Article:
(One evening while we were sitting outside, at the rear of our property, watching the birds zoom back and forth, listening to their songs (I think it was Konrad Lorenz who said, Bird song is more beautiful than it needs to be), Mary asked, Why have we never seen a dead bird in our yard? I didn't have an answer. The question had never occurred to me. We have literally hundreds of birds living in the trees and hedges of our garden. Where are the dead bodies?)
We've seen bunnies amble along a back path, eating weed tops, then once full, suddenly sprinting across the garden, back and forth, stopping abruptly, rolling on their brown backs in the dirt, little legs kicking up in the air. Do the sudden bursts of energy serve any purpose other than play, other than sheer delight in being alive?
What do two flies feel while they fuck? Is it really absolutely nothing? Just mechanical instinct? You're sure?
One of the most haunting observations, to me, is when we see a wild animal in our garden just sitting by itself, quietly looking around. Taking it all in. What is it feeling, in those moments? What is it thinking? Does it believe in God?
About a week ago, Mary's HP Photosmart 7660 printer suddenly stopped working.
Print jobs she sent to the printer just stayed in the queue.
We tried unplugging the printer, plugging it back in. Ran a diagnostic through Windows XP. Nothing.
The printer has a small LCD screen, which had gone blank. The little beaded light on the top of the printer was blinking red, which meant, according to the manual's trouble-shooting guide, there was a serious problem.
I called HP support.
A woman asked a lot of details about us, our street address, e-mail address, phone number, etc., then told us our HP printer only had a warranty of one year, and since we bought the printer two years ago, HP did not provide free telephone technical support. We would have to pay with a credit card to speak to a technician.
"I can understand HP wouldn't replace a printer after the one-year warranty period, but are you saying HP refuses to offer technical assistance after one year?"
"That is true, but you can get free on-line real-time chat support, or, as we recommend, you can turn in your old printer for a new printer through us, and pay the difference."
"Why would I want a new printer from a company that doesn't support its product after the first year?"
"Well, I do not know, sir, but that is an option."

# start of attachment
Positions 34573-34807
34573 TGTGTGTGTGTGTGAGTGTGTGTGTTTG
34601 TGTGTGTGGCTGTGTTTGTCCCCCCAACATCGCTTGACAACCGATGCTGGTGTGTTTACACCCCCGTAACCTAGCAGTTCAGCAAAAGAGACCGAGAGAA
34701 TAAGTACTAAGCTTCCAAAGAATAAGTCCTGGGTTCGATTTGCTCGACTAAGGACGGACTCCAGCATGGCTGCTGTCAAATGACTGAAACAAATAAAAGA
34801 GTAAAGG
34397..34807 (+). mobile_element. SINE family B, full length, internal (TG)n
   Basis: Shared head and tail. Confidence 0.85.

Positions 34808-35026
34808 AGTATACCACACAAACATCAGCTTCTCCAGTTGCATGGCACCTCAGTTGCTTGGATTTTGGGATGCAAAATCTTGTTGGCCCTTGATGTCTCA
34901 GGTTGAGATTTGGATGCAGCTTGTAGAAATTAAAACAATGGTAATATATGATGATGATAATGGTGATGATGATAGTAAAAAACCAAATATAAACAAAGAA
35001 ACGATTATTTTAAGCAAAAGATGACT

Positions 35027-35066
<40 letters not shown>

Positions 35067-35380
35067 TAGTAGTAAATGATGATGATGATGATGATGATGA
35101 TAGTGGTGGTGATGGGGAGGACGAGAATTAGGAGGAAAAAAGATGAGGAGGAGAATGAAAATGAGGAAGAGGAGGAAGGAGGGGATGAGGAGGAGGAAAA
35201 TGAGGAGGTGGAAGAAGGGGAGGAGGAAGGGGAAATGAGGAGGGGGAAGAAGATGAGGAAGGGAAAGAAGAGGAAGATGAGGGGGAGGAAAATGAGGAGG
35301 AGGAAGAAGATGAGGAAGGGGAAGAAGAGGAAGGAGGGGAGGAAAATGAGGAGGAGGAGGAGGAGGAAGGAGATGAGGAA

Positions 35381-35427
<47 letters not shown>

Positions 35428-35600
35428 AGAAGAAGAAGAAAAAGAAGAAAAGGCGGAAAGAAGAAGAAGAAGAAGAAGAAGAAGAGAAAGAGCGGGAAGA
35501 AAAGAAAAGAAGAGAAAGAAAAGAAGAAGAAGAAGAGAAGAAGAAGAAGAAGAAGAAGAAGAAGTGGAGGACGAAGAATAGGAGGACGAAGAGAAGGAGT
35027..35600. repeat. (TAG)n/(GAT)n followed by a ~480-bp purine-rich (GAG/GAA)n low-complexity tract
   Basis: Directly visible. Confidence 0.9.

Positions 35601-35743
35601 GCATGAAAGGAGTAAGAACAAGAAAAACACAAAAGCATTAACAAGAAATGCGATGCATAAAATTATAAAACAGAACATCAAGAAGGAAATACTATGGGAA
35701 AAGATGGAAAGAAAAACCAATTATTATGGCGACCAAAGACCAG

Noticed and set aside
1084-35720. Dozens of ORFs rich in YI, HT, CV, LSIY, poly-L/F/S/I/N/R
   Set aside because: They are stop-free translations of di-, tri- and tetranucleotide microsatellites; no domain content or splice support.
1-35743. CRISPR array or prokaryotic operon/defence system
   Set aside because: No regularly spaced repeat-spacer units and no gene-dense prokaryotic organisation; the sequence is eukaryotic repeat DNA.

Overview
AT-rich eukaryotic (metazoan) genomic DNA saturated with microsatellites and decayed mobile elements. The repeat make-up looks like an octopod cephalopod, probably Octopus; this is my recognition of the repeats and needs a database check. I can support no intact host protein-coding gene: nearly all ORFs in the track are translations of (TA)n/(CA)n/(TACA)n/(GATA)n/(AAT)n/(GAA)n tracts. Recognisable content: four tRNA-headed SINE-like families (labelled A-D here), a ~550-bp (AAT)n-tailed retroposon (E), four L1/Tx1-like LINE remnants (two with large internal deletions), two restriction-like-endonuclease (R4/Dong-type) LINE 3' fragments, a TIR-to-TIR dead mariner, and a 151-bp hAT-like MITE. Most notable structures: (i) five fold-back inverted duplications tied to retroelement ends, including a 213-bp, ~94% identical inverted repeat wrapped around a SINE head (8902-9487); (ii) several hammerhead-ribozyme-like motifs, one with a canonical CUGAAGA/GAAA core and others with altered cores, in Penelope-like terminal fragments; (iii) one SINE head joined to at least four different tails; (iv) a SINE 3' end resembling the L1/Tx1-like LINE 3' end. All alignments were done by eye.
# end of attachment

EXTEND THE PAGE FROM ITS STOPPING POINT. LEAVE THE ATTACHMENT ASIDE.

So I tried the on-line, real-time chat.
First of all, she gave me a non-existent URL.
After searching through the HP site, I found a way to chat on-line.
In order to access on-line support, I had to download a program that allegedly would perform a diagnosis on our specific pc. During my on-line chat with the "experienced HP technician" (HP's terminology), whose name was Robert, no mention was made of this diagnostic test. I doubt it was even performed.. Here's an excerpt from the chat (the excerpt is reproduced verbatim):
And so on and so forth. None of the technician's "help" went beyond the most basic of all possible solutions (Is your printer plugged in? seemed to be the extent of his expertise). I remember when HP used to be the gold standard. No more. If I wanted to, I probably could still be chatting to this "experienced HP technician", with occasional bathroom breaks.
Mary and I finally made the last monthly payment on our car. A few weeks later, we received a "release of lien" from the loan company.
I called the local Texas Motor Vehicle Department office. In order to get a title for the car issued in our name, meaning a title that showed us as the owners, without any lien from the loan company, we had to go to the local office.
"When's the best time to go to avoid crowds?"
"First thing in the morning."
The office opens at eight. We were there about ten minutes after eight.
There was a line already, albeit a fairly short one. As usual, there were eight windows at the wide counter, but half were clerkless, and behind two of the other windows, the clerks were away from their stations, looking at computer screens.